Look at the staff on football teams and it looks like half the coaching team seem to have degrees in sports science. Nutritionists and diet specialist, physios, biomechanical experts, psychologists all now play a role in elite sport activity. Clearly, we’ve strayed very far from the idea of sport as an activity based on the innate individual ability.

Ben Johnson at Seoul Olympics 1988. Picture: Popperfoto

With all the emphasis on science, why then do we demonise some scientific breakthroughs that have been proven to enable sports people to reach their potential? I’m talking, of course, about the use of performance enhancing drugs.

Let’s face it: sport is about exploring the limits of human potential. Ingenuity, innovation, and knowledge about what make us faster and stronger—and avoiding what might do more harm than good—has always been part of sport.

It would be much easier to eliminate the anti-doping rules than to eliminate doping. The current policy against doping has proved expensive and difficult to police. The Australian Sports Anti-Doping Authority (ASADA) spent $9,318,880 on 7,498 blood and urine tests, 32 investigations, and the analysis of 1,614 Performance and Image Enhancing Drugs. A total of 29 athletes and support personnel placed on the Register of Findings (RoF) during the reporting year. In the 2009–10 Budget, the Australian Government approved $54.5 million over four years for ASADA activities.

While some may claim that performance enhancers are cheating, the truth is that most of us use them. It’s just that they come out of a bottle or a glass and are served with ice. Alcohol, for example, is the most widely used psychoactive substance in Australia with 1.3 million Australians consuming alcohol daily. Alcohol misuse is second only to tobacco as a preventable cause of death and hospitalisation.

Steroids, and synthetic substances similar to testosterone, can be as benign as those that are commonly prescribed for allergies, and as harmful as those that have sent many into physical decline. As with any medication, the effects depend on the dose and frequency of use.

For the most part, however, the only thing bad about steroids is that they may improve athletic performance. Somehow, we have decided that the only hardworking professionals who should not be permitted to enhance their performances are athletes.

People take dietary supplements that act as steroid precursors without any knowledge of the dangers associated with their abuse. Dietary supplements are sold in health food stores, and over the Internet. More than 60 per cent of Australians take supplements, and 27 per cent of Australian women, and 15 percent of men, take a dietary supplement.

Many people no doubt believe that these supplements will produce the same desired effects as steroids, but at the same time avoid the medical consequences associated with using steroids. This belief is dangerous. Supplements may also have the same medical consequences as steroids.

Sports people have always looked for an edge, and why wouldn’t they? Wouldn’t you consider taking some substance if it potentially made you better?
Especially if you were in a profession where the average salary was in the millions, and you knew that many other workers in your field might possibly be getting an advantage over you.

It is time to admit that not all steroids are dangerous and that every individual and every situation cannot be addressed with the same set of rigid rules.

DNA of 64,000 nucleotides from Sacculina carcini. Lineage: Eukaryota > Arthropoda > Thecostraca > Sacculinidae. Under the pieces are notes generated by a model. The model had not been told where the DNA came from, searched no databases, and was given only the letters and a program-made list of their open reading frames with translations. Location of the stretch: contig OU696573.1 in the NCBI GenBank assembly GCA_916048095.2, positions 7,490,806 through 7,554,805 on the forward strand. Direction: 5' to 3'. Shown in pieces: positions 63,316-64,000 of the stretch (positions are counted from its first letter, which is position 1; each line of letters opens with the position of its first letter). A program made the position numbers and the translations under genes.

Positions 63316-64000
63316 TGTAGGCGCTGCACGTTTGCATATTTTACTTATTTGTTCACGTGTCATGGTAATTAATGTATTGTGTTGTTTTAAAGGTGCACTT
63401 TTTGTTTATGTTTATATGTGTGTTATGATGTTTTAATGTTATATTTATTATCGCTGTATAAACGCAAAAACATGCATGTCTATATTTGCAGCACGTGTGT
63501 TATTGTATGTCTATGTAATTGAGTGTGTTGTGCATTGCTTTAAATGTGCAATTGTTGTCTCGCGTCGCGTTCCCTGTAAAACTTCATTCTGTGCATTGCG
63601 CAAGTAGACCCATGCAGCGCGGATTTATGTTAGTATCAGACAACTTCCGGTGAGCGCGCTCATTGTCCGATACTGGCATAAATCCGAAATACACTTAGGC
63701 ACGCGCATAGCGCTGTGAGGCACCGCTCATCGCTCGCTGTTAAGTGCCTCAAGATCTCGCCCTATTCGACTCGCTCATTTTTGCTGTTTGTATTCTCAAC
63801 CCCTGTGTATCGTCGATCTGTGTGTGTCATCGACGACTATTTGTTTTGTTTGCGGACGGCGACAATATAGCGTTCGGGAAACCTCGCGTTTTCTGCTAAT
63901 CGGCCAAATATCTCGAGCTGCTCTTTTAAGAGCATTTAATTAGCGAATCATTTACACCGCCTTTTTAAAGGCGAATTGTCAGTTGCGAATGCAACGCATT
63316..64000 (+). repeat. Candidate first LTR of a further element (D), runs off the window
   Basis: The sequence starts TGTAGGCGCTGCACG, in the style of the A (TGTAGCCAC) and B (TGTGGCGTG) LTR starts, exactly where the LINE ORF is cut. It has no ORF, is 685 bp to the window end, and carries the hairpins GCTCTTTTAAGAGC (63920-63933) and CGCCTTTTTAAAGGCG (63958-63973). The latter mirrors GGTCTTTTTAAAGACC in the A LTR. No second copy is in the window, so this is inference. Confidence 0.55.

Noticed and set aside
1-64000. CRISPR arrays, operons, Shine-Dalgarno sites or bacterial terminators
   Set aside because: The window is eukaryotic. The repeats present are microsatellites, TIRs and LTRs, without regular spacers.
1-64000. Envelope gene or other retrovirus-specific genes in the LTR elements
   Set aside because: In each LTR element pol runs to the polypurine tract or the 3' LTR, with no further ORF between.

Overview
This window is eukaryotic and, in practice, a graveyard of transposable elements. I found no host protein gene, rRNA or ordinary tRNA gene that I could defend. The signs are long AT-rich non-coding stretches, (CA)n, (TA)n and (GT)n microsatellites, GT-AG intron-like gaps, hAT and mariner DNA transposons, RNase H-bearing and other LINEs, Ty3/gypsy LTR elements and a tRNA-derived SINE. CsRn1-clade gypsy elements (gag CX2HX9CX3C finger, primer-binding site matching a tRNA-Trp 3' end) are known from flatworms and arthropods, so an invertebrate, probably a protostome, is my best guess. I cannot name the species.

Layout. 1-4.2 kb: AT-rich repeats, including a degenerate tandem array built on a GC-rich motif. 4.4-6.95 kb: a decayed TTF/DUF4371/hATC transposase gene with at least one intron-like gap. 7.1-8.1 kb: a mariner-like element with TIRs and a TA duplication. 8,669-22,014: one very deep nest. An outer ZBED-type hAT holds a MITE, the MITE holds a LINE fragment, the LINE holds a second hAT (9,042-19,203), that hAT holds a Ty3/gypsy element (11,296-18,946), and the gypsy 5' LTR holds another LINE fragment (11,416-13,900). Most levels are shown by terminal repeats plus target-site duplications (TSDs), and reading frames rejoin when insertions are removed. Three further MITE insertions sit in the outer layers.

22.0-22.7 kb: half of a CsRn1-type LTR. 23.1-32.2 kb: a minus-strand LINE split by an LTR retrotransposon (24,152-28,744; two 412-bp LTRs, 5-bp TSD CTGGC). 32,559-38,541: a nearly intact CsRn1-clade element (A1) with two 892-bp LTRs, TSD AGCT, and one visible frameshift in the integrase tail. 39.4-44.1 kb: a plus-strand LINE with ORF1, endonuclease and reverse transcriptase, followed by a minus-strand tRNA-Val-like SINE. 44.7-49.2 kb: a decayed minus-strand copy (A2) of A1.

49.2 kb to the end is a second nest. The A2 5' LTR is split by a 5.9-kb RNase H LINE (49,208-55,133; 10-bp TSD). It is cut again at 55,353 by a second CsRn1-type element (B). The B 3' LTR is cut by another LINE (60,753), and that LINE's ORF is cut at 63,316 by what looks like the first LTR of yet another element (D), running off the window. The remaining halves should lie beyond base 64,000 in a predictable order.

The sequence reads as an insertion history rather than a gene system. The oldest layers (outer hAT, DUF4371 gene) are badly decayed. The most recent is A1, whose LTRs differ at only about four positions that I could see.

The prohibition on doping puts pressure on making performance-enhancers undetectable, rather than safe. They are produced or bought on the black market, and administered in a clandestine, uncontrolled way with no monitoring of the athlete’s health. Allowing the use of performance enhancers would make sport safer as there would be less pressure on athletes to take unsafe enhancers.

Instead of banning steroids, we should control them. Rather than drive doping underground, the use of drugs should be permitted under medical supervision.

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20 comments

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    • Denny Crane says:

      07:53am | 14/09/10

      George, we could then have similiar awards, the pharmacutical company which produces the most gold medalists, who use thier steriods, imagain the increase in thier shares.

      People going into chemists, thats steriod the hundred gold medalist is on.

      Putting that aside, i agree let them be on the gear, at the moment we have people who are, but just dont get caught, no matter what sport it is, people want to win, and will cheat no matter what rule is in place

    • Bob H says:

      07:56am | 14/09/10

      Body building has competitions that are labelled clean, which implies other events probably are not.  Have a ‘free for all’ Olympics and a clean Olympics, I know which one I would watch, give me gross and stupid over noble anyday

    • Macca says:

      07:58am | 14/09/10

      Just because you legalise some drugs / steroids, does not mean athletes will not try to continue to push the envelope and use drugs that are still illegal.

      Performance enhancing drugs are illegal because the side-effects of these “breakthroughs” are not known until many years, even decades, after the athlete has taken the drug.

      FloJo is the obvious example of this. Nobody wants to see a generation of sporting stars leave this earth before their time because of some scientist’s misguided ambitions.

      Many of those involved with sport with science degrees are their to help maintain and protect athletes from poor health, be it physical, dietry or mental. If you are a club doctor, yur job is to care, not harm.

    • Macca says:

      10:25am | 14/09/10

      ahh.. typing fail makes me look like an illiterate bogan; your* job

    • chris says:

      04:29pm | 14/09/10

      Nah, Macca. Bogan fail would have been to use “you’re”.

    • Ryan says:

      08:33am | 14/09/10

      Ask the professional wrestling world how performance enhacing drugs help their stars.  Professional Wrestlers probably have a worse life expectancy than indigenous australians!

    • AFR says:

      09:16am | 14/09/10

      Are you implying “professional wrestling” is some sort of sport? smile

    • Justin says:

      09:55am | 14/09/10

      On Saturday I watched a rugby league semi-final where 3 different players went up the tunnel during the match accompanied by a bloke wearing latex gloves & a medical kit box. All 3 were clearly no longer fit to continue the match, but 5 minutes later, they were back on the bench & eventually re-entered the fray. Magic sponge? Ahh, no. Pain killing injections.